412 Food Rescue

Karen Turnello of Finleyville enjoys delivering pastries and bread from La Gourmandine’s Hazelwood location to the Glen Hazel High Rise, a senior living community, every Sunday as a volunteer 412 Food Rescue “Hero.”

$400,000 in total grant funding from the Henry L. Hillman Foundation

“It’s a small one, but it’s a nice one,” she says of the delivery, which usually consists of a few boxes of pastries and a heavy bag or two of rolls and croissants, baked that day but unsold.

The food she delivers is fresh, which is important: 50-60 percent of what 412 Food Rescue distributes is considered fresh food – like perishable fruits and vegetables – that can augment a healthy, balanced diet.

412 Food Rescue’s mission is to cut down on food waste – and, in the process, make an impact on hunger. The organization redirects food that is perfectly good, but deemed unsellable – like imperfect produce and day-old bread – to communities that are in need.

“It’s because of our own personal standards that this [waste] happens,” says Leah Lizarondo, co-founder and CEO of 412 Food Rescue.

We reach for the milk in the back of the cooler, and as “Sell By” dates for the cartons in front advance, the grocery store can’t sell them. We leave behind perfectly good apples, and we won’t buy ripe bananas.

“When you talk about 40 percent of the food supply [being wasted], it happens all throughout the supply chain,” Lizarondo says.

The motivation behind 412 Food Rescue was twofold. First of all, there’s the natural instinct to want to cut down on waste. But more importantly, there’s the striking fact that one in seven individuals in the U.S. don’t know where their next meal will come from.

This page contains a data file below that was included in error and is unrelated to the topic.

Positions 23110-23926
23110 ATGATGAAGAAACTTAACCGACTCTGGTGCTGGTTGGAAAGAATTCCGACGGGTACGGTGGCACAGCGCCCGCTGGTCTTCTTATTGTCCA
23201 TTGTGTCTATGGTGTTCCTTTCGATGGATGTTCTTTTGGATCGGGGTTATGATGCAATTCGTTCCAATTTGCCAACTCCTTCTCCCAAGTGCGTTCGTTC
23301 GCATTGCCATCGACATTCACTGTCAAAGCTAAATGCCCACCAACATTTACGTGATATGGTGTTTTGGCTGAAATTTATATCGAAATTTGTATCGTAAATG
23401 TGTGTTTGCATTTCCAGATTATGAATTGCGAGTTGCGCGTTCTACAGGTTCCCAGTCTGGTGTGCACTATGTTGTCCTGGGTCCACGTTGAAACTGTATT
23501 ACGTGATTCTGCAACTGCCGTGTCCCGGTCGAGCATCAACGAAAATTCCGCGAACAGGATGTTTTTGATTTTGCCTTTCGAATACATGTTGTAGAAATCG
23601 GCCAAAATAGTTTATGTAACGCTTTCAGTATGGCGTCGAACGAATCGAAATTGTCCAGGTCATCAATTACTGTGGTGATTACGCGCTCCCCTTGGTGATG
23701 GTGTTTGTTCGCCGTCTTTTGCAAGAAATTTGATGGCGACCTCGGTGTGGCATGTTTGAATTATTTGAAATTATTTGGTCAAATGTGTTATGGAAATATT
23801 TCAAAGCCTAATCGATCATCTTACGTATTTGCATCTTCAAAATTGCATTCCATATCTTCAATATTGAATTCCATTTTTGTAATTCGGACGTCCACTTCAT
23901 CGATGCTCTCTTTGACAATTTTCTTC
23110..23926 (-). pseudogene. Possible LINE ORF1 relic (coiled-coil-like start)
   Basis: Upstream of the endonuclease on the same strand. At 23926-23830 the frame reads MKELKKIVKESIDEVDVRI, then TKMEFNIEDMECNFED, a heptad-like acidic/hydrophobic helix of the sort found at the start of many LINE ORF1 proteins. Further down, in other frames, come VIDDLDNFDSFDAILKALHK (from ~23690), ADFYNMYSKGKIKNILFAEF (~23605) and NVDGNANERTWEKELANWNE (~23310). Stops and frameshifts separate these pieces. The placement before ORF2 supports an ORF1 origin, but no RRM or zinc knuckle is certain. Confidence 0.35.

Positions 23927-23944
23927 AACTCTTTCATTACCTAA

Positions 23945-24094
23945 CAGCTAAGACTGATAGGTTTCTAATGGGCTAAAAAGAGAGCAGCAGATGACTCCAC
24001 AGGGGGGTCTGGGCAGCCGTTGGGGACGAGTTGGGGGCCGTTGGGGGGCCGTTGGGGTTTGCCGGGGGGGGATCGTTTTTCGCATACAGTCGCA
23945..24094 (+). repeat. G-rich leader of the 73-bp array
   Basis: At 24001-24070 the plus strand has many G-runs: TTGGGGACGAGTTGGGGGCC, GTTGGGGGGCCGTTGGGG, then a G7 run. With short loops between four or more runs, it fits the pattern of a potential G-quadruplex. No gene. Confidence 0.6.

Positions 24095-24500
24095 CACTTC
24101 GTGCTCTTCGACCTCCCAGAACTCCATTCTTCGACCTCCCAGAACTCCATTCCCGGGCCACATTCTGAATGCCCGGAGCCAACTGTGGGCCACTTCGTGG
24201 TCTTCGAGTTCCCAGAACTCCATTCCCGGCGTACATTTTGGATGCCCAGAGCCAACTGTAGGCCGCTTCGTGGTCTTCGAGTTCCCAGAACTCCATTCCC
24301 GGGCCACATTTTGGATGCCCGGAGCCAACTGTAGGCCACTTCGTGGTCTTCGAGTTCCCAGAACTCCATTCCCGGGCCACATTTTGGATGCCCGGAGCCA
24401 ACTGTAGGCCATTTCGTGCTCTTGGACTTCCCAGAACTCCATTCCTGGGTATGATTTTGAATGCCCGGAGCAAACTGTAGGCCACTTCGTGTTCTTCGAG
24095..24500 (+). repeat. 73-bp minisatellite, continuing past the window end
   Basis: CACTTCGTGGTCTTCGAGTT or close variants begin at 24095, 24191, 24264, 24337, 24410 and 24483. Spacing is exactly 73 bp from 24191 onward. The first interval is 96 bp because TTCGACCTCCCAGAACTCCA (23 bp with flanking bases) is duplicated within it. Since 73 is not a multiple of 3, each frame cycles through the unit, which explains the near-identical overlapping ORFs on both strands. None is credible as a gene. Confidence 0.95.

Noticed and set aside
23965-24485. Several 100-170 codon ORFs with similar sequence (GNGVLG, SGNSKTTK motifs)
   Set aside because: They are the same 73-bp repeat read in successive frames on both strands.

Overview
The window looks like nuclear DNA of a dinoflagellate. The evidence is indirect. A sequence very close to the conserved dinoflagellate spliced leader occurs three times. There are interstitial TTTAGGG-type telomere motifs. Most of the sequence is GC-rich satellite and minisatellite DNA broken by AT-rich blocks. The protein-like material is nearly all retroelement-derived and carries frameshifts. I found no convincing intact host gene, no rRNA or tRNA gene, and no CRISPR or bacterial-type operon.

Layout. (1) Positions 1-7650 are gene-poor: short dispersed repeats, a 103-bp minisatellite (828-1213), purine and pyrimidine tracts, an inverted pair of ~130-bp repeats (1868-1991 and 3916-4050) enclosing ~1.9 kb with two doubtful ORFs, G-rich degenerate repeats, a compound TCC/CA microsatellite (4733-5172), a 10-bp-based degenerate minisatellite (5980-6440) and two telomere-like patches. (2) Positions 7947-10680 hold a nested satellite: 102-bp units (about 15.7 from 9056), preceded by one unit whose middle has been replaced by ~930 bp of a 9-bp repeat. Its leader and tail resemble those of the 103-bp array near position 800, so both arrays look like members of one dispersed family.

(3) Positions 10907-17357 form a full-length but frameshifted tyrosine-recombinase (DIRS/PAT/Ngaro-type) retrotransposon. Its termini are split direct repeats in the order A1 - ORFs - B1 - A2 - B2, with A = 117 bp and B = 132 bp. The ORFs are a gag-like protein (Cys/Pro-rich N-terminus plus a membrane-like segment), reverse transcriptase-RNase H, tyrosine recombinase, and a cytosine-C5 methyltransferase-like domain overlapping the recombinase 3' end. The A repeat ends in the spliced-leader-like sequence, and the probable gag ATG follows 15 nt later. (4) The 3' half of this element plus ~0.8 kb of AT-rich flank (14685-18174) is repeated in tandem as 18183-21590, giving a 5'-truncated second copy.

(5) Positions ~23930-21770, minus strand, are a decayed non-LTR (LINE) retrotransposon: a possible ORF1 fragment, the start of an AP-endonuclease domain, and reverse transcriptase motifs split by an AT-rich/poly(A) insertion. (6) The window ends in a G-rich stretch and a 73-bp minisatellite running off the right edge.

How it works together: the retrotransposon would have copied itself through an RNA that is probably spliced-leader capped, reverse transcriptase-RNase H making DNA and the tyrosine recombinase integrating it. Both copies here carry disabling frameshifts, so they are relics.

“I feel that that disconnect is a moral imperative,” Lizarondo says. “It’s criminal that we are throwing this much food away.”

But 412 Food Rescue is already making a huge impact. A GIS study conducted by the organization indicates that the group has created significantly more walkable access points to food, making it possible for over 90,000 additional people and their families in the Pittsburgh region to be within reach of nonprofits that distribute food.

Just over two years old now, 412 Food Rescue has rescued over 3 million pounds of food in Pittsburgh and the surrounding area. And its goal is to rescue almost that much this year alone.

Luckily, there are a lot more hands on deck to help than when the organization first started. Originally hoping for 400 food rescue volunteers, Lizarondo says there are now 3,000 users registered on the Food Rescue Hero app, who facilitate food deliveries. Volunteers, or “food rescue heroes” watch for push notifications on their phones alerting them to a delivery opportunity. They then pick up the food and deliver it to a partner site. The whole process generally takes between 30 minutes to an hour.

The Henry L. Hillman Foundation helped launch 412 Food Rescue in 2015 with a $150,000 seed grant and has continued to support the organization with multi-year grant support.

“That belief in this innovation made a huge difference for us, and it’s what catalyzed what 412 Food Rescue is now,” Lizarondo says of Hillman’s support.

In just two years, the group has become the national model for food rescue organizations. No one else has 412 Food Rescue’s scale of impact in a single city. And Lizarondo is now fielding requests from other cities that are seeking out her team’s app technology, methodologies and overall insight.

“I am forever grateful for the risk that the foundation took, which I feel is the role of foundations: to take that risk, in terms of innovation that can solve the largest problems that we have today,” Lizarondo says.

Hunger and food waste might be huge problems to tackle, but the staff of 412 Food Rescue aren’t daunted by the challenge. They already have proof that their work is making an impact.

Toward the end of the group’s first year, the Housing Authority of Pittsburgh sent 412 Food Rescue a letter of thanks. In the short time the Housing Authority had been working with the group, emergency calls for food had been eliminated. All of them.

“We’re really passionate about understanding where the bottlenecks are for people, in terms of getting food support,” Lizarondo says. “Because if we can take one stress out of a family’s life so they can tackle all the others, then we are doing something significant.”

412 Food Rescue is a non-profit organization that operates out of Repair the World: Pittsburgh in East Liberty.

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